Prehistoric Cave Paintings (Part 1)

Xue Jing

PureInsight | June 2, 2003

[] When people think of cave paintings by prehistoric men, most people have the impression of a group of primitives who wore leaves and sat around a fire after hunting. They think that these people would draw on the walls of stone caves as a way to record the hunting activities of the day. Many of the slabstone frescos that have been discovered are scenes of primitive hunting, primitive people and animals. These drawings were made using very simple lines.

This may be an acceptable description of some of those cave paintings. However, the slabstone frescos shown below are beyond the scope of that.

Here is a fresco of a bison found in a stone cave at Altamira in Northern Spain. The artist used four types of paint made from minerals, which prevented the colors from fading, and so they are bright and clear even after 16,000 years. Iron based paints were used for the red, yellow and brown colors, while the component of the black paint is manganese dioxide. Apparently, the people at that time already possessed superb drawing and painting skills, as well as advanced drawing tools and paint.

Fresco of a bison found in a cave at Altamira in Northern Spain
Source: M. Burkitt, The Old Stone Age (1955)

The cave located at La Marche in France was discovered in 1937 by Leon Pencard, a French amateur scientist, and Sthane Lwoff, a paleontologist. They spent five years excavating the cave and found more than 1,500 pieces of slate with painted carvings on them.

These images are very difficult to understand. Sometimes, several objects in the drawings would overlap each other. Nevertheless, in the eyes of archeologists, these drawings carry special meaning. In the La Marche cave, you can find paintings of lions, bears, antelope, horses, and 155 vivid human portraits.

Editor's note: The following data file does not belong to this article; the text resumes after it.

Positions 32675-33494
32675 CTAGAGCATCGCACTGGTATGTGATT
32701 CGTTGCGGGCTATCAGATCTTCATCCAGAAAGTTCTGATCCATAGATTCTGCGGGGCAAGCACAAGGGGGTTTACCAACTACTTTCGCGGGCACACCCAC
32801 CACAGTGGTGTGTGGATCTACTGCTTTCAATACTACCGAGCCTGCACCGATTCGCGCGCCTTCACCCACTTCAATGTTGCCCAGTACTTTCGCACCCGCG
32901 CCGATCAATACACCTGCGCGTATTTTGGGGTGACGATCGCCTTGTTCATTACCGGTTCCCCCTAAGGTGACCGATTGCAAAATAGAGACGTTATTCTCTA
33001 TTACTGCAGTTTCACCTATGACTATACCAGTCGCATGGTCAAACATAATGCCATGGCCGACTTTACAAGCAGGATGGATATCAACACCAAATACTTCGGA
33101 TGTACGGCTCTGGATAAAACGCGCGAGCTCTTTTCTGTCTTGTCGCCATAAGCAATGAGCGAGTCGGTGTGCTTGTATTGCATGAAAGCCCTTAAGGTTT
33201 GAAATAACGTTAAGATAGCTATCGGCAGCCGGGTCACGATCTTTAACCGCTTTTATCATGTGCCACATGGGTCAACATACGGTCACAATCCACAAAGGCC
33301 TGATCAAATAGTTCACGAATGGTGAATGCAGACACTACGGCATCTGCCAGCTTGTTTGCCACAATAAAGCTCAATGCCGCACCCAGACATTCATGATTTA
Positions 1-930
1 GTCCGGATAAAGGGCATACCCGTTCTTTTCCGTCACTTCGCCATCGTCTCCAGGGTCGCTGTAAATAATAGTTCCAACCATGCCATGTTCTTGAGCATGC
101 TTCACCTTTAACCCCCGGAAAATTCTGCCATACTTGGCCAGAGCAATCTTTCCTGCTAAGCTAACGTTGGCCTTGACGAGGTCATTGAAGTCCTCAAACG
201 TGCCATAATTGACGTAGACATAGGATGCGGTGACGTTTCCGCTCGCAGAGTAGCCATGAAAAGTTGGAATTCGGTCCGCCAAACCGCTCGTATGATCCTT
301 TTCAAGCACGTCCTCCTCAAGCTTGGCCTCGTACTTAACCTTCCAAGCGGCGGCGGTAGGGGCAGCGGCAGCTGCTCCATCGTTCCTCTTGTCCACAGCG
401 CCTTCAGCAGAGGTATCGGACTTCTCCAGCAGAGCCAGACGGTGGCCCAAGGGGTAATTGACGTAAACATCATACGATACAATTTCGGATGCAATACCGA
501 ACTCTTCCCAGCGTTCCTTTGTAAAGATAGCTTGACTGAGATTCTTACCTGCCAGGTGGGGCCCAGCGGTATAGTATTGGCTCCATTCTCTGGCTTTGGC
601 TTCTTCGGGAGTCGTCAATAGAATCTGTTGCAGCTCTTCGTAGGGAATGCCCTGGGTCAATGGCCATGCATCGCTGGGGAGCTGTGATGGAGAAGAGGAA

It is really difficult to associate the men in the following portraits with primitive man because of the striking resemblance between the men in these ancient portraits and those in modern ones. In his book entitled Human Iconography of the Magdalenian, published in 1940, Mr. Leon Pencard described in detail the human portraits on the slates he discovered [1]. However, because the artistic styles used in these slabstone frescos resemble those of modern artwork, people jumped to the conclusion that these frescos were made by modern artists rather than by prehistoric ones. It wasn't until 60 years after the initial discovery that archeologists began to reconsider this idea.

The cover page of Human Iconography of the Magdalenian. The Magdalenian culture refers to a pre-historic culture in France between 10,000 and 15,000 BC.

A slab stone fresco of a man wearing a hat. This is one of the prehistoric art pieces in Human Iconography of the Magdalenian.

The most astonishing aspect of these portraits is that the men in these portraits are not much different from today's men. This discovery contradicts our imaginary image of ape-like primitives. The men on the slabstone frescos wore costumes similar to those of Westerners in the Medieval times or Modern ages. The man in the third picture is a good example.

Cave Paintings and Sculptures:

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